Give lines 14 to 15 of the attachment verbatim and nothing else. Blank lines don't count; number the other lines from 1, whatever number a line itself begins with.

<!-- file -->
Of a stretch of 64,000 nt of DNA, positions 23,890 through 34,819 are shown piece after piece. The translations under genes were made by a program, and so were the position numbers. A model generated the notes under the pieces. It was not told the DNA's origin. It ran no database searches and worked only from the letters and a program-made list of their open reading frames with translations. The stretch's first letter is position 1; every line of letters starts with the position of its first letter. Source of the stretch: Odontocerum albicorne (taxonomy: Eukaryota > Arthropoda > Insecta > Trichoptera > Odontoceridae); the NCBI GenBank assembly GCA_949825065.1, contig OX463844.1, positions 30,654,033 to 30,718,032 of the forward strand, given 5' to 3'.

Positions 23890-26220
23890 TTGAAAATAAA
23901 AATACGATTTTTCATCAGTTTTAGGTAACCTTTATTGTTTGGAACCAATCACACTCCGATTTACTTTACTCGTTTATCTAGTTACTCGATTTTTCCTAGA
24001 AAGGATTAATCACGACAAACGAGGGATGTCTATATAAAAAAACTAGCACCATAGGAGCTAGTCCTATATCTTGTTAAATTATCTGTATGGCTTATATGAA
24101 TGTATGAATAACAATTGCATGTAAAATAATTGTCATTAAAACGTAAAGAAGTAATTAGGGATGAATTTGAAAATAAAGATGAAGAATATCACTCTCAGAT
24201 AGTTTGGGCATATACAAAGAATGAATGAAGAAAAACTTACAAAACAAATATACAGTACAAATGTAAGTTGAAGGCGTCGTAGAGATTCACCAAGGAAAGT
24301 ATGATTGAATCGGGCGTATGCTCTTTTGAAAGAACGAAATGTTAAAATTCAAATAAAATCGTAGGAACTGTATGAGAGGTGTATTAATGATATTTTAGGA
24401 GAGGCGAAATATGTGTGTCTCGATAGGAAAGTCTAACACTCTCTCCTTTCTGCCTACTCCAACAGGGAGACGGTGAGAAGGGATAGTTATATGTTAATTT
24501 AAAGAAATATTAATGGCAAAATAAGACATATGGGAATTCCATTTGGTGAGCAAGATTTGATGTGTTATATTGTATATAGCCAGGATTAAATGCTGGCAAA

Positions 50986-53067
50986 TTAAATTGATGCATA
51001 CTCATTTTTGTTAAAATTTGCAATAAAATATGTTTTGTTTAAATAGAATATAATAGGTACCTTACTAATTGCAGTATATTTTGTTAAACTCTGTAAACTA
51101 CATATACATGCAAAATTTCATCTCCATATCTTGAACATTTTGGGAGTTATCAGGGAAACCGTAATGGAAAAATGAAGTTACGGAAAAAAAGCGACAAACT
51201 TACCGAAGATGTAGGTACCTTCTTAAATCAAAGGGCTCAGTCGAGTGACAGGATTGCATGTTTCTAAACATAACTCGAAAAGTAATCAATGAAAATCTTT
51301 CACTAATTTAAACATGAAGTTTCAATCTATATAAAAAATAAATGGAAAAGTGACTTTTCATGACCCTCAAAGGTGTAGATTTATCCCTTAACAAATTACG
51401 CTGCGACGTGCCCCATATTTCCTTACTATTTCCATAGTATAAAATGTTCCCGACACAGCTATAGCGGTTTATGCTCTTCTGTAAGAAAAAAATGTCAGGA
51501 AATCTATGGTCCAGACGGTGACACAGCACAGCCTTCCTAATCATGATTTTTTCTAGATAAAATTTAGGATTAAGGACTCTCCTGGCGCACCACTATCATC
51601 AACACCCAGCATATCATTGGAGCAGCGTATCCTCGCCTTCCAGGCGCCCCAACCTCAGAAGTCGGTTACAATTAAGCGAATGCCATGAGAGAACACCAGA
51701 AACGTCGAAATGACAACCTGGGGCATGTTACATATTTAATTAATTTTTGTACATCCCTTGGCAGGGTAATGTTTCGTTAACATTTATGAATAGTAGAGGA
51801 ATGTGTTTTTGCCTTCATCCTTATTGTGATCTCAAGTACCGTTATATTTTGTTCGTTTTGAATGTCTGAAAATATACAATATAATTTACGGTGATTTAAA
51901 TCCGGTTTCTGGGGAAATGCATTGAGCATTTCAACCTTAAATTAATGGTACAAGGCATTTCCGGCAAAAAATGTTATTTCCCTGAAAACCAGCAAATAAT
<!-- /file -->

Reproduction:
51101 CATATACATGCAAAATTTCATCTCCATATCTTGAACATTTTGGGAGTTATCAGGGAAACCGTAATGGAAAAATGAAGTTACGGAAAAAAAGCGACAAACT
51201 TACCGAAGATGTAGGTACCTTCTTAAATCAAAGGGCTCAGTCGAGTGACAGGATTGCATGTTTCTAAACATAACTCGAAAAGTAATCAATGAAAATCTTT